Pfizer aborts investigational compounds, reprioritizes
Pfizer terminated phase 3 development on two investigational compounds today, after halting trials on axitinib, a phase 3 pancreatic cancer treatment, in January.
After a portfolio review of the company's primary care business unit, it was decided that esreboxetine, a fibromyalgia treatment, and PD 332,334, for generalized anxiety disorder, were unlikely to “provide meaningful benefit to patients beyond the current standard of care,” according to a company statement. “Neither compound was terminated due to safety reasons,” the statement said.
Pfizer is actively looking at R&D to determine where best to allocate resources, and is shifting resources to areas where potential rewards are higher, said Barbara Ryan, an analyst at Deutsche Bank. “They don't live in a world of unlimited resources,” said Ryan of Pfizer.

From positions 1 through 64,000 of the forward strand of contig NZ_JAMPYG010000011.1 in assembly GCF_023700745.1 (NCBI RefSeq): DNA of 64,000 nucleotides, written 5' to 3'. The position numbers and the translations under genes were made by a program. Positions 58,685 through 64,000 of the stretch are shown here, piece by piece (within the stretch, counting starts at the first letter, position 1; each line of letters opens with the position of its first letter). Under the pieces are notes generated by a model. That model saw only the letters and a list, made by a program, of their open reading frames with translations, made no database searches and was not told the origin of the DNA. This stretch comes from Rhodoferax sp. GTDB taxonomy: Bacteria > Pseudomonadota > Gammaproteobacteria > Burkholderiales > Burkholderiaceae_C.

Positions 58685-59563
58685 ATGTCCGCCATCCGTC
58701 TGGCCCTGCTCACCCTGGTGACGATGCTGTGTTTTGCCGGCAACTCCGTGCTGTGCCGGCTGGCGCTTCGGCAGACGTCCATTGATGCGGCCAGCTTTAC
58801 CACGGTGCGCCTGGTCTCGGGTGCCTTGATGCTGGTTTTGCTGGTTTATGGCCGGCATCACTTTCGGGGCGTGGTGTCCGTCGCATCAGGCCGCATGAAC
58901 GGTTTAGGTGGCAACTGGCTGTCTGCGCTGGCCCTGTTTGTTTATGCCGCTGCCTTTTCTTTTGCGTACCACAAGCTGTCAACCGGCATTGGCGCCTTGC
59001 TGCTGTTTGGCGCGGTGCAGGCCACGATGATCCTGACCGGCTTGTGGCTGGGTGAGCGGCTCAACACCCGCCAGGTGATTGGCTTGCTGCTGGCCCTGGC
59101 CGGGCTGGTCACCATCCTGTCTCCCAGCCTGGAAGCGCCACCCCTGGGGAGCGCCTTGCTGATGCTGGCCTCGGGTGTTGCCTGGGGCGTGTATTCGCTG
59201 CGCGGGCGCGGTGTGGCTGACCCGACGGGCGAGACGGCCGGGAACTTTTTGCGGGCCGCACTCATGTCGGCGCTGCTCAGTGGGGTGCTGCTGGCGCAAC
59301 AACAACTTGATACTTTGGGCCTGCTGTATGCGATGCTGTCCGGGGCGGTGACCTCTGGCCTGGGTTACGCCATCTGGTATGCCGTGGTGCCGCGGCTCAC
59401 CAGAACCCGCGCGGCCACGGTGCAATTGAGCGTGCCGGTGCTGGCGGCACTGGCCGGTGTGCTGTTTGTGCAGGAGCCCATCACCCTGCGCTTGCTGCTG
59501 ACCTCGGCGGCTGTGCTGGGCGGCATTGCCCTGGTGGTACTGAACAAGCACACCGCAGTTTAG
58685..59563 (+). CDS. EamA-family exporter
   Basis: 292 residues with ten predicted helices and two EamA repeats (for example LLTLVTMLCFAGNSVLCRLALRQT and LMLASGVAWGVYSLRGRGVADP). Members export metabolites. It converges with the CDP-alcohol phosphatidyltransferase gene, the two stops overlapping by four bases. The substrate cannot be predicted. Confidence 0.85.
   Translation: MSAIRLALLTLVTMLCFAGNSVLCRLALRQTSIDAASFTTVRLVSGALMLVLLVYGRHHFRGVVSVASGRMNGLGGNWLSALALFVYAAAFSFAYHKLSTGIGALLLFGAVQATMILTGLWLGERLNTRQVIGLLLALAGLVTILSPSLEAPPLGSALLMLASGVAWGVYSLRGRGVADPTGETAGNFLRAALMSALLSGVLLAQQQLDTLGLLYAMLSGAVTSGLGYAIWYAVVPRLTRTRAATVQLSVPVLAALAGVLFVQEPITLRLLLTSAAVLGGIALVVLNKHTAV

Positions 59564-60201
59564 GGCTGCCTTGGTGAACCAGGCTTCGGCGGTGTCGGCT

The decision to abandon development on these three products is an example of “industry responding appropriately to [regulatory] changes,” said Ryan. “Unless you have a compound in development that's dramatically better than other products in the market, it's going to be an uphill battle for approval – that's the new reality.”
Pedro Lichtinger, president and general manager of Pfizer's primary care unit, said in a statement that the primary care unit will continue to focus on the development of investigational compounds, in areas such as Alzheimer's disease and thrombosis, for example. The unit will also continue to advance tanezumab “into areas of pain management beyond osteoarthritis,” said Lichtinger in the statement.
Pfizer announced in January that it will acquire Wyeth, a company with several Alzheimer's drugs in the pipeline. Elan/Wyeth's bapineuzumab – expected to launch by 2012 – could make a big splash with neurologists and primary care physicians, according to a recent Decision Resources study.